MinnCAN’s

Teacher Advocacy Toolkit

state

action 1

Bringing the Classroom
to the Capitol

Learn how you can turn your ideas into policy. The first step to making a difference on the state level is knowing how the political system works, and how you can work with it.

start now

Action 2

State of Minnesota Public Education

With data on everything from pre-K access to college readiness, this annual report gives you the clear, objective information you need to become an informed advocate.

read the
report

Action 3

MinnCAN’s work in
Minnesota so far

Focused, goal-oriented issue campaigns are at the heart of our work. Learn more and find ways to get involved.

Check out
our campaigns
  • You [teachers] work with our students every day and can truly have a powerful influence as we work together to ensure that every child gets the best educational experience possible. Thank you for all that you do!
    Representative Anna WillsLegislator
  • It is imperative that teachers become advocates for their students and their profession, since they will be crucial to the success of any reform...As a policy leader, I want teachers to bring their personal experiences and points of view.
    Senator Eric PrattLegislator
  • Understanding the importance of every teacher's voice is a critical starting point for meaningful dialogue on the future of education.
    Senator Branden PetersenLegislator
  • As we consider the challenges of educating our next generation of learners we ask our teachers, our most important asset, to lead us in developing policies and best practices that propel and transform our young learners into being all they can dream.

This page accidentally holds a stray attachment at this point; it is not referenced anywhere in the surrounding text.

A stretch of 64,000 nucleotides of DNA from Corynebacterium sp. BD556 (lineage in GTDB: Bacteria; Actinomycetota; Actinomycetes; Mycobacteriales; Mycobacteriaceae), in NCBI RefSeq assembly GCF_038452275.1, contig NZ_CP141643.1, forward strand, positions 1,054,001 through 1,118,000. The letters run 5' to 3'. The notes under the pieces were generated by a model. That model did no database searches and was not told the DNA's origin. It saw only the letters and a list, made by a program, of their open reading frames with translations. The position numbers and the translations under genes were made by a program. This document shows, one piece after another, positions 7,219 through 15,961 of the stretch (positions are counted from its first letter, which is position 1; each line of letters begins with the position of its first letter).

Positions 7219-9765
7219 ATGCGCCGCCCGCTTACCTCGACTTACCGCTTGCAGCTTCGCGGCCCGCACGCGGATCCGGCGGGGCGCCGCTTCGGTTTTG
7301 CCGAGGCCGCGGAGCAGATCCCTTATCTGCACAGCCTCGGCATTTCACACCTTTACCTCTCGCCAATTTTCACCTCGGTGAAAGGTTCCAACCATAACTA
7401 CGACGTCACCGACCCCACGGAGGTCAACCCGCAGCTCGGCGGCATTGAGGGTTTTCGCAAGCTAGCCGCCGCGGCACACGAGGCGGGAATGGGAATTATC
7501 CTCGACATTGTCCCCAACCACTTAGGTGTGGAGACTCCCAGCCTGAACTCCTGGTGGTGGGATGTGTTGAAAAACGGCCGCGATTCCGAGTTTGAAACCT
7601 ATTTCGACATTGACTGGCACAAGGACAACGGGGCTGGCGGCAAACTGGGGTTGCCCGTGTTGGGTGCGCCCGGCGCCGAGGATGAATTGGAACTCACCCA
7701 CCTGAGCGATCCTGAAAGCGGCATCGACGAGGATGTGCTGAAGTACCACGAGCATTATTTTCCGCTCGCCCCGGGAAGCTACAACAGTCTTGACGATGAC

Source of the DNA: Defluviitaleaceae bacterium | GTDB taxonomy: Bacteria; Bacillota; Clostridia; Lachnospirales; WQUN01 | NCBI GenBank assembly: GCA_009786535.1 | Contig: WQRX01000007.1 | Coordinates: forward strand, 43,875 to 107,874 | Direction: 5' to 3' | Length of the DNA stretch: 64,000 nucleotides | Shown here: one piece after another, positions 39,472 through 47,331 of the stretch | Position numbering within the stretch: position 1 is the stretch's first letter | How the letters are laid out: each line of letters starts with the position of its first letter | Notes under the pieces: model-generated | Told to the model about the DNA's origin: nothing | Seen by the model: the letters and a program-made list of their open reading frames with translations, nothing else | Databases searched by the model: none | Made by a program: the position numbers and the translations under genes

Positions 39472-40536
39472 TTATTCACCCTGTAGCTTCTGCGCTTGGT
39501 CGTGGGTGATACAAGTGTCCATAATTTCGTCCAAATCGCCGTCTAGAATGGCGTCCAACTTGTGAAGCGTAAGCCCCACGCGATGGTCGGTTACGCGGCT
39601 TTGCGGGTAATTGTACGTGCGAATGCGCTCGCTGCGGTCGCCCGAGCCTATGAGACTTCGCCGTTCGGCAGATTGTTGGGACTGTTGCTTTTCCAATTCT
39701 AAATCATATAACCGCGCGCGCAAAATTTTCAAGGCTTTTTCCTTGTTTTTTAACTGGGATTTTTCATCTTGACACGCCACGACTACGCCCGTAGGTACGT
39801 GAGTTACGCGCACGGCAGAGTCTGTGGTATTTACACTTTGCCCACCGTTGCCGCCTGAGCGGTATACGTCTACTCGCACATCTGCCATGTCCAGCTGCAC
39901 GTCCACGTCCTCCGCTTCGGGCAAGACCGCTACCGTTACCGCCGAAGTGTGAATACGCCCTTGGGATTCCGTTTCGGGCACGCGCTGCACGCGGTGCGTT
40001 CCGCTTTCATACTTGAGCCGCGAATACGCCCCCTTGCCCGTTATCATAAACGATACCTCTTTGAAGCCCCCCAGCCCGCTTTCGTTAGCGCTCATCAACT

Senator Terri BonoffLegislator
  • You can shape public policy if you are present, not if you are absent. Teacher advocacy is critical in developing sound education policy.
    Senator Melisa FranzenLegislator
  • Teachers should be engaged in education policy because it is incredibly fulfilling to be a part of creating change that reaches further than the walls of your classroom.
    Luke WinspurMath Teacher, Shakopee High School
  • Teachers need to be a part of education policy because their daily direct contact with students ensures that best practice is kept in mind when considering policy decisions.
    Andy NelsonMusic Teacher, Ramsey Middle School
  • Teachers know education from the micro to the macro and our advocacy is the key to creating the best experience possible for every one of our kids.
    Elissa Cedarleaf DahlTeacher, Minneapolis Public Schools
  • Teachers should be involved in education policy because they are the ones on the front lines. They are the ones that will be impacted by the policy.
    Christine DavesParent, Minneapolis Public Schools
One final step Sign up for MinnCAN emails to stay involved.